Even though Jean-Pierre Bonnefoux won’t stage new works in his 20th and final year as artistic director of Charlotte Ballet, his handprints are all over the 2016-17 season.
It closes with “MAP,” a work by Alonzo King that was the first piece Bonnefoux commissioned two decades ago. It’s full of work by guys to whom Bonnefoux has been loyal over his tenure: associate artistic director Sasha Janes, resident choreographer Dwight Rhoden, Charlotte Ballet II program director Mark Diamond.
It brings a mind-expanding local premiere by Israeli choreographer Ohad Naharin. And it offers three big story ballets: a completely refurbished “Nutcracker,” a revival of “Sleeping Beauty” in which Bonnefoux and associate artistic director Patricia McBride re-mount the original choreography by Marius Petipa, and Janes’ new version of “Wuthering Heights.”
In fact, the company has dedicated the whole season to its third and longest-lasting artistic director, who will hold the reins until Hope Muir takes over in summer 2017. The annual gala fundraiser, Dancing with the Stars of Charlotte, will pay tribute to Bonnefoux in March; a new event, “Night at the Nutcracker,” gives attendees the first chance to see excerpts from the new production before it opens to the public.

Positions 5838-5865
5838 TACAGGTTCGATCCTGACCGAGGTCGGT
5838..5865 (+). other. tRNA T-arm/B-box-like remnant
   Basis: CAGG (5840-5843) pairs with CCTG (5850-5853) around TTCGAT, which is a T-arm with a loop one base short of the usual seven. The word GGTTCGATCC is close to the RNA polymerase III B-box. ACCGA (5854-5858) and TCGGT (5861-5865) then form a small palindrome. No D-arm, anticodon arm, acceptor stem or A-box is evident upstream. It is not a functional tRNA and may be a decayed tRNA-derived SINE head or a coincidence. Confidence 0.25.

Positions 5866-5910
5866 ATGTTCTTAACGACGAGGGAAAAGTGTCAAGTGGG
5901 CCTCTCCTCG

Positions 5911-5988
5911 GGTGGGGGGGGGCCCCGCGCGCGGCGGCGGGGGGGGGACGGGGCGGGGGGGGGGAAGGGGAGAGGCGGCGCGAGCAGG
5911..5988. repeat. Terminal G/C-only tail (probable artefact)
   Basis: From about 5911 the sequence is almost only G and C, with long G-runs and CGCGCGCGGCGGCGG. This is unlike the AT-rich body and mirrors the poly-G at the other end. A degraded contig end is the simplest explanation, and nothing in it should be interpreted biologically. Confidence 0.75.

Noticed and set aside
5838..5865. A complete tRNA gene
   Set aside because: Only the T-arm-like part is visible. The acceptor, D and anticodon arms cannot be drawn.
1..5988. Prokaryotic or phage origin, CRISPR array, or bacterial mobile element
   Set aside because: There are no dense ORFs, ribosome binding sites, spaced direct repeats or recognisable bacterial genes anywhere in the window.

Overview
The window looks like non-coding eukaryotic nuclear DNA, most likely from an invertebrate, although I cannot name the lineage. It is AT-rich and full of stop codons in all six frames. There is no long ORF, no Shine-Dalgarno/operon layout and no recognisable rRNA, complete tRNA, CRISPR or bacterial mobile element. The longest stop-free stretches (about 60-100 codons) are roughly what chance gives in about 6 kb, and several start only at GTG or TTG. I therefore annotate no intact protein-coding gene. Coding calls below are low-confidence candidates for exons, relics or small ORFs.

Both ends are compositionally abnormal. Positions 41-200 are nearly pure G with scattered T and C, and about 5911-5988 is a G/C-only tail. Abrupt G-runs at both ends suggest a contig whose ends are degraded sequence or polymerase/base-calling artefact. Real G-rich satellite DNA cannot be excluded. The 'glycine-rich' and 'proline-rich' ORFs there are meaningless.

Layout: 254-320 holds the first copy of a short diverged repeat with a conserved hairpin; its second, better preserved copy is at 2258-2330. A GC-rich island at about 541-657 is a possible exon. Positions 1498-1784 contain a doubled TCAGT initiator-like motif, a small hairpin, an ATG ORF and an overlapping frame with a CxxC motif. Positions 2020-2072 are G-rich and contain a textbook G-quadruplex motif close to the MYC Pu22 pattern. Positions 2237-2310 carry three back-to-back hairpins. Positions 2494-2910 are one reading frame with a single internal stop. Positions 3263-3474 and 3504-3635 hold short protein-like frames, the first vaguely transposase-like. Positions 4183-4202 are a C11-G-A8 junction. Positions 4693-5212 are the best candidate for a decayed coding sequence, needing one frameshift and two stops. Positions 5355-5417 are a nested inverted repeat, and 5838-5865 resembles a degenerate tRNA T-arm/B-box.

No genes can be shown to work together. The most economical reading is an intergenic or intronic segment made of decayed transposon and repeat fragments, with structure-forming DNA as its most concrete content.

Here’s what you’ll see:
“Fall Works,” Oct. 20-22, Knight Theater: Naharin has created a Gaga method – he doesn’t like to call it a technique – which allows for spontaneity, and his “Minus 16” will have a score ranging from mambo to techno to traditional Israeli music. Rhoden will bring back “The Groove,” an athletically slinky piece that last played here in 2012; it’s set to house music in a party situation.
“The Nutcracker,” Dec. 3-23, Belk Theater: We’ll get to see what the $1 million gift from the McColl family has bought in the way of new sets, costumes and props; Bonnefoux is keeping his choreography mostly intact, and of course the Charlotte Symphony will play.
“Innovative Works,” Jan. 27-Feb. 18, McBride-Bonnefoux Center for Dance: This annual program, which Bonnefoux created in his first season here, will yield new ballets by Diamond, Janes and former company member David Ingram. A dessert reception with the dancers and artistic staff follows, and you can chat there with Bonnefoux.
“Sleeping Beauty,” March 10-19, Knight Theater: Tchaikovsky’s music accompanies Princess Aurora as she battles a fairy’s curse and attracts a stalwart prince. This version, which recreates Petipa’s choreography, premiered here in 2012.
“Wuthering Heights,” April 27-29, Knight Theater: Janes adapts Emily Bronte’s masterful novel about love, revenge, separation and death on the British moors at the end of the 18th century. King’s “MAP,” a soul cry set to the music of Arvo Pärt (and, in one place, danced in silence), closes the season.